Researchers at the University of Nottingham in England have developed an integrated optical technique that can produce a detailed spectroscopic fingerprint of each tissue layer removed during surgery. The techniqueâwhich can produce detailed maps of the tissue rich in information at the molecular levelâhas the potential to speed up and improve diagnosis of cancer tissue during operation, as well as reduce unnecessary surgery.
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The research team, led by Ioan Notingher, Ph.D., an associate professor in the School of Physics and Astronomy, is now looking to build an instrument that can be tested in the clinic, enabling diagnosis of each tissue layer in few minutes rather than hours.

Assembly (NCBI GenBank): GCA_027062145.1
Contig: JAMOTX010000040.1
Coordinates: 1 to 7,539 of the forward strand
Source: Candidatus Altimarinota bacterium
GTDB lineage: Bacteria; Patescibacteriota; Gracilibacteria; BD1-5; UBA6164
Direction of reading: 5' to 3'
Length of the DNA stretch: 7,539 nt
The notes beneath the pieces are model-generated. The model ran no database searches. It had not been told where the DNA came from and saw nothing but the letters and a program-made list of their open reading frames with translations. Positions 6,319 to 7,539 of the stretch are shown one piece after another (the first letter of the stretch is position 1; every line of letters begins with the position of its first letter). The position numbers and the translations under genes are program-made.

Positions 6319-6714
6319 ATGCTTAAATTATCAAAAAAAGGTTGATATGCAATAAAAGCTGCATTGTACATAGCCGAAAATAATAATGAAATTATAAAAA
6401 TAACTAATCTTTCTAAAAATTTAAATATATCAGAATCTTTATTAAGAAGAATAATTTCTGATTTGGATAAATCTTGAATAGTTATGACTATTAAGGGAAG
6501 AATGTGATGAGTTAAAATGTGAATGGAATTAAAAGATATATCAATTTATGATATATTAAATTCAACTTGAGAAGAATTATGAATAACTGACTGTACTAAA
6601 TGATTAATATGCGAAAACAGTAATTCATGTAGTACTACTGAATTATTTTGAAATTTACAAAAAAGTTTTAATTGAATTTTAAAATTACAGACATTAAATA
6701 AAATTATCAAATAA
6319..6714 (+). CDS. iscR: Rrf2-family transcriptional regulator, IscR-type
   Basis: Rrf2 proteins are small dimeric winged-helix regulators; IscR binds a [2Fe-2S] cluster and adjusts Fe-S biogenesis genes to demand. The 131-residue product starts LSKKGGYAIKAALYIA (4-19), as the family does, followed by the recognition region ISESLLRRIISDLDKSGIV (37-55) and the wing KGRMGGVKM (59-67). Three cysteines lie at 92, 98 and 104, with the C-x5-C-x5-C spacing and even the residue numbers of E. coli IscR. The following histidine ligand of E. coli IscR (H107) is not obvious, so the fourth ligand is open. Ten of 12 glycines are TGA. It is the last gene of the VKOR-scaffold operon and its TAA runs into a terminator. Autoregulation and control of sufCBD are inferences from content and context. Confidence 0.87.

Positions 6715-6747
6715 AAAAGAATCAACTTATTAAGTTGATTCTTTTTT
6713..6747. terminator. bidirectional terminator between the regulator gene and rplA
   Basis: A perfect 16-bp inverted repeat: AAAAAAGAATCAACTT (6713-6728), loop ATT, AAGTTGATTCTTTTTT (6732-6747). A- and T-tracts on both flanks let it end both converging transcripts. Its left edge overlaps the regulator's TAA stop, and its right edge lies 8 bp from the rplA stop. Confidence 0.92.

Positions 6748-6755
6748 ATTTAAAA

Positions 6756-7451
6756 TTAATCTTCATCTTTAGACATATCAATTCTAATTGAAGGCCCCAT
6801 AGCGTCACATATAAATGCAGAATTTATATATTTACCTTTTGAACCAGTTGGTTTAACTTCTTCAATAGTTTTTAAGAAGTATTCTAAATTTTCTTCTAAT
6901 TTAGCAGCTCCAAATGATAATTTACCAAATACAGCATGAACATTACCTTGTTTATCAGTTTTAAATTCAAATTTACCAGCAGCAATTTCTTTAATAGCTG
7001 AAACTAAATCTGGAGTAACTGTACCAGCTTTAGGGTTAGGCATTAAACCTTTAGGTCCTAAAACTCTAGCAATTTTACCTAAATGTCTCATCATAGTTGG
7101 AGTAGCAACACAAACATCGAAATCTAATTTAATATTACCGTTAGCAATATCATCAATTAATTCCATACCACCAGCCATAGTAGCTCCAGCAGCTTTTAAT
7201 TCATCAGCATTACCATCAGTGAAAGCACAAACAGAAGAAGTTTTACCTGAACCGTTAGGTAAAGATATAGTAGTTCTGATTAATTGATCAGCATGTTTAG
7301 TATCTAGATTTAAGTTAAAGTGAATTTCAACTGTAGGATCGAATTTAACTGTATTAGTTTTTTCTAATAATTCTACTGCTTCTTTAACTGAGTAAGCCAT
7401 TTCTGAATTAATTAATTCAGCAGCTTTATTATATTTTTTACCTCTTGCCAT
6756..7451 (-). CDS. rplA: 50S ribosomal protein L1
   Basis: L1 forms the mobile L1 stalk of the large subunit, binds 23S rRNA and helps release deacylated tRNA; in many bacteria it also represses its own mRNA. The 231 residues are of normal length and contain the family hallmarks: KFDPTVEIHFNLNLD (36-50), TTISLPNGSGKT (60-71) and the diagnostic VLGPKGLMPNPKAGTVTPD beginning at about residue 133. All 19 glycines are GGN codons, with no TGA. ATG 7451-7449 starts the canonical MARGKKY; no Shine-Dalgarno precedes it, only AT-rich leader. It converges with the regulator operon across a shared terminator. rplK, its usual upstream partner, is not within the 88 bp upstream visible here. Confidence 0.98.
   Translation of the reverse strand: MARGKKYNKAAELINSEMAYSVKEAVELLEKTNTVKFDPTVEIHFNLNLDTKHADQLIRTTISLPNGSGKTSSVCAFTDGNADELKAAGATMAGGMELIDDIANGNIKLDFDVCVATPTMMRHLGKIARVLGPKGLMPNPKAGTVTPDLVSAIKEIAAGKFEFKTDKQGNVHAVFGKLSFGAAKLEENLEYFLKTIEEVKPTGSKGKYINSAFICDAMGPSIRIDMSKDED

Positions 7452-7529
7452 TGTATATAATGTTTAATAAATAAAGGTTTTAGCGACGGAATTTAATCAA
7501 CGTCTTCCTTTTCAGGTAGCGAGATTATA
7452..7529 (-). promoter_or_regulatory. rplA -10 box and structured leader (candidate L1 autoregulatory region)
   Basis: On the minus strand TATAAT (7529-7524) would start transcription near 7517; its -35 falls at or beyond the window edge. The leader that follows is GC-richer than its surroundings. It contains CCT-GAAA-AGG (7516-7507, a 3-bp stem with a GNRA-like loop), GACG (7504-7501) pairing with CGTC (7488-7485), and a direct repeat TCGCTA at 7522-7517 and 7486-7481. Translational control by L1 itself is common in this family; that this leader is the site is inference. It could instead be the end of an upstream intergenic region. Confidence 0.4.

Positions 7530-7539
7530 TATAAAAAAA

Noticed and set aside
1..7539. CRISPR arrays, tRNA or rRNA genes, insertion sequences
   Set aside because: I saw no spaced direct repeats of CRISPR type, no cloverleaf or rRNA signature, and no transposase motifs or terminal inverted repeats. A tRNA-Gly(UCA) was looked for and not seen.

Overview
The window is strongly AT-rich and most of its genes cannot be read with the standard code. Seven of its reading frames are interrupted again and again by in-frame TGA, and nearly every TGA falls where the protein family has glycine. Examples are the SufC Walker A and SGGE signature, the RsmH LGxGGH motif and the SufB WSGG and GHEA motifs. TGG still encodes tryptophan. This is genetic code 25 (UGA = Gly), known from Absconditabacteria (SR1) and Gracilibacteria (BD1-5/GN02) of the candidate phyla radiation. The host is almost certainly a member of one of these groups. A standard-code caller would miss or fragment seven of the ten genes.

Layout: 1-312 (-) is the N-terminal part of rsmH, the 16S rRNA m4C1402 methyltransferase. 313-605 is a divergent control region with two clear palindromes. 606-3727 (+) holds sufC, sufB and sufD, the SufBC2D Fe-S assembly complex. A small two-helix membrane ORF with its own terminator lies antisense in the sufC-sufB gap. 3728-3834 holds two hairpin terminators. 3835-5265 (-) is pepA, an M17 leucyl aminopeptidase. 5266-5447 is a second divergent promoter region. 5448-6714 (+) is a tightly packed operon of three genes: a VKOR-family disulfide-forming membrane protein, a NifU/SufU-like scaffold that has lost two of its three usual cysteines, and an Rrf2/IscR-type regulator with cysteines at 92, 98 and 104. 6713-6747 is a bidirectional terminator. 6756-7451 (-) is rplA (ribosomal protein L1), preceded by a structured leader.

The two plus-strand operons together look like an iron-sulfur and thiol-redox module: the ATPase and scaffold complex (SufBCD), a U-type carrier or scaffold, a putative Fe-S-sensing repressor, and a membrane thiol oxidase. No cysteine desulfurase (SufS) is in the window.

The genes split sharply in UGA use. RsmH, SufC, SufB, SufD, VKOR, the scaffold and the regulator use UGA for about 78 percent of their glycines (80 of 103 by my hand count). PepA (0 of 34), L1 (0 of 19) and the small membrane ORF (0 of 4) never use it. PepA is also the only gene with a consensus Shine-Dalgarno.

"The real challenge is to know where the cancer starts and ends when looking at it during an operation so that the surgeon knows when to stop cutting," explains Notingher. "Our technique can also diagnose the presence or absence of skin cancer in thick chunks of skin tissue, making it unnecessary to cut the tissue up further into thin slices."
Notingher's technique is based on autofluorescence (natural fluorescence from the tissue) and Raman spectroscopy (a highly sensitive technique using lasers to identify the molecules in a tissue sample), and does not rely on the time-consuming and laborious steps of tissue fixation, staining, labeling, or sectioning, he explains. So the technique can be used to diagnose basal cell carcinoma (a difficult type of skin cancer to treat) within a few minutes during Mohs surgery (microscopically controlled surgery).
The research has been published in the Proceedings of the National Academy of Sciences; for more information, please visit http://www.pnas.org/content/110/38/15189.abstract.
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